I’ve written about incentivizing students as a way towards engagement. I recently hit upon a great idea — a real brain wave. AP Chemistry students completed a challenging lab where they carried out (and analyzed) a bunch of redox reactions. Afterwards, we had a discussion, which included repeating several of the reactions as teacher demonstrations, with explanations along the way.
When you see a similar question on the test, you’ll have no reason to get less-than perfect. I’m settin’ y’all up for success.
Rather than the typical hand-in of answers to post-lab questions, I gave my classes a post-lab quiz the following day. But not any post-lab quiz: an open-book, collaborative, post-lab quiz. My pitch was something like this: “When you see a similar question on the test, you’ll have no reason to get less-than perfect. I’m settin’ y’all up for success.”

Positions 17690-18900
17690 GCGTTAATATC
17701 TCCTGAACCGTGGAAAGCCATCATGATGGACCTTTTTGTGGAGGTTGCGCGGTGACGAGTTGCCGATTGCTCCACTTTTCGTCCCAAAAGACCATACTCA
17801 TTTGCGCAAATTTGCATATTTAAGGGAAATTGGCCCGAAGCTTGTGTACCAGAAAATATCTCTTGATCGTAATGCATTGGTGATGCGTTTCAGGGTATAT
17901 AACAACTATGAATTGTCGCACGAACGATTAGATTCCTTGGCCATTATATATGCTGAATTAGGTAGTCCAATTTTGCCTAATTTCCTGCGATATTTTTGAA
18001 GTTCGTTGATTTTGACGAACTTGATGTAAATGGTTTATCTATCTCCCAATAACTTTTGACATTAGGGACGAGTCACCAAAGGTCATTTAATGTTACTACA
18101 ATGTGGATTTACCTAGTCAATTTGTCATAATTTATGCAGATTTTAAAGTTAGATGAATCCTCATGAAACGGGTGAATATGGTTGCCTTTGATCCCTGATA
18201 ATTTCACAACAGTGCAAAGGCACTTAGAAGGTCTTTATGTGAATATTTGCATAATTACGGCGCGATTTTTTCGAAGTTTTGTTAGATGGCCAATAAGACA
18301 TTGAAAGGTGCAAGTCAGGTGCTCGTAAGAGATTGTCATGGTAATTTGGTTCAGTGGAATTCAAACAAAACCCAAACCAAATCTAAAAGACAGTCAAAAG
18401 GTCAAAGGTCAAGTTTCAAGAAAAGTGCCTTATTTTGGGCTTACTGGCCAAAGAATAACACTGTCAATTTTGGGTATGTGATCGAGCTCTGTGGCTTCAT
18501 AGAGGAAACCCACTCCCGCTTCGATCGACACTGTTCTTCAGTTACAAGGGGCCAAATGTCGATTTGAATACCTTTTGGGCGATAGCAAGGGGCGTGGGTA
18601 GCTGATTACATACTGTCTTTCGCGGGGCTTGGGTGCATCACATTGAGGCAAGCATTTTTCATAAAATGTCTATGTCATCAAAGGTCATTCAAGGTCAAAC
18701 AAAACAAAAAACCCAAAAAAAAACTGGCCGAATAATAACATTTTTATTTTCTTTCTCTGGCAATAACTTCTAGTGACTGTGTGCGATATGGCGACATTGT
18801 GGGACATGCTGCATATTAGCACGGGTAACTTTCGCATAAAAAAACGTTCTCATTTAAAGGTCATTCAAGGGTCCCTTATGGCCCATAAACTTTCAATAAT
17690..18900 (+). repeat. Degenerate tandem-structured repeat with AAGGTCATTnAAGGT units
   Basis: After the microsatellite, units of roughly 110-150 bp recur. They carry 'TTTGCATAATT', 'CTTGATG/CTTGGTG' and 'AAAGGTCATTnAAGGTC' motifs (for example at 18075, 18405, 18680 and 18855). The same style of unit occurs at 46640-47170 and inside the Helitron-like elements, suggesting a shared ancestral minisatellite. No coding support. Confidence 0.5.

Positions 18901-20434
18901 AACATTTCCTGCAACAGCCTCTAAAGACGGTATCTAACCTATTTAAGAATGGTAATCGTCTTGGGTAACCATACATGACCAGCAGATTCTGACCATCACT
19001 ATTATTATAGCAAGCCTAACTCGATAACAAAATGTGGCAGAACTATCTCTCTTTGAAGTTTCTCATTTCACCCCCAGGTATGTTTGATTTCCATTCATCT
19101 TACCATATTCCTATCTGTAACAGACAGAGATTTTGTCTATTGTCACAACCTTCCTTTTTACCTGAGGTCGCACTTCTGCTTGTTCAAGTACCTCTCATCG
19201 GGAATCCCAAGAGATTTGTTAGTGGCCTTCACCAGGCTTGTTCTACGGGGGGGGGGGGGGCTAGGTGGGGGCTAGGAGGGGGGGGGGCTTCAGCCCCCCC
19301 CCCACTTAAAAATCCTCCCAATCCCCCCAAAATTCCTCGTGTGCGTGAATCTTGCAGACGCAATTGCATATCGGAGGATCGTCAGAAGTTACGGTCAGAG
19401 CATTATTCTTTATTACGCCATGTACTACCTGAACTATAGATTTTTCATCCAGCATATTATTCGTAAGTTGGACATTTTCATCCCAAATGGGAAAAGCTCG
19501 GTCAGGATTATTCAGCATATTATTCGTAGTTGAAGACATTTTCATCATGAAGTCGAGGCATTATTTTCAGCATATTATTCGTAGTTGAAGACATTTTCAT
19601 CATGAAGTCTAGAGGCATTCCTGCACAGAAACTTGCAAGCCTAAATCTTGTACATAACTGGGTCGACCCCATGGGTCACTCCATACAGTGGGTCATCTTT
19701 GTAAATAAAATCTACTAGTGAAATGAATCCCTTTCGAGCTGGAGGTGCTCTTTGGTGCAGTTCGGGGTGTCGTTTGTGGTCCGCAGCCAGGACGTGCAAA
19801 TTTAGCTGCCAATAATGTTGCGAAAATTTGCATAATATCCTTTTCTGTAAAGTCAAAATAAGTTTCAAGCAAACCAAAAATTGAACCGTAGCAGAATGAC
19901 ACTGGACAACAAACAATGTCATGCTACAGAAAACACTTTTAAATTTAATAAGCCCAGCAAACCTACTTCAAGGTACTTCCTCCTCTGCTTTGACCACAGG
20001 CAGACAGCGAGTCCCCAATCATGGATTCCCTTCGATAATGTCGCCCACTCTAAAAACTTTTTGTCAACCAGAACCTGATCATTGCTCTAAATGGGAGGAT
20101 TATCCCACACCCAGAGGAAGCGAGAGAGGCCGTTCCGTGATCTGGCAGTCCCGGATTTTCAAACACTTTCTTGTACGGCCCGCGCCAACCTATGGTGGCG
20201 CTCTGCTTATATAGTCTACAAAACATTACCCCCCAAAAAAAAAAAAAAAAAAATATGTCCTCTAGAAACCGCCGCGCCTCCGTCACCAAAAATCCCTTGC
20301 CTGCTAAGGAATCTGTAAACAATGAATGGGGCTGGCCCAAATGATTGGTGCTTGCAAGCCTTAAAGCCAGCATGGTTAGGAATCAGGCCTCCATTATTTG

What students haven’t understood from my insightful, eloquent, witty explanations — they can get from each other.
To really sweeten the pot, this was out of, like, 30 marks. Which is a big chunk of change, with excellent odds of a high-grade result for everyone.
When I distributed the papers at the start of the next class, everyone got to work; everyone stayed on task, everyone was engaged… to the max.
Did I mention this was after lunch on a Friday?
All it took was some good ol’ fashioned incentivization for everyone to get some high quality work done on a challenging topic.
I invite you to steal this idea…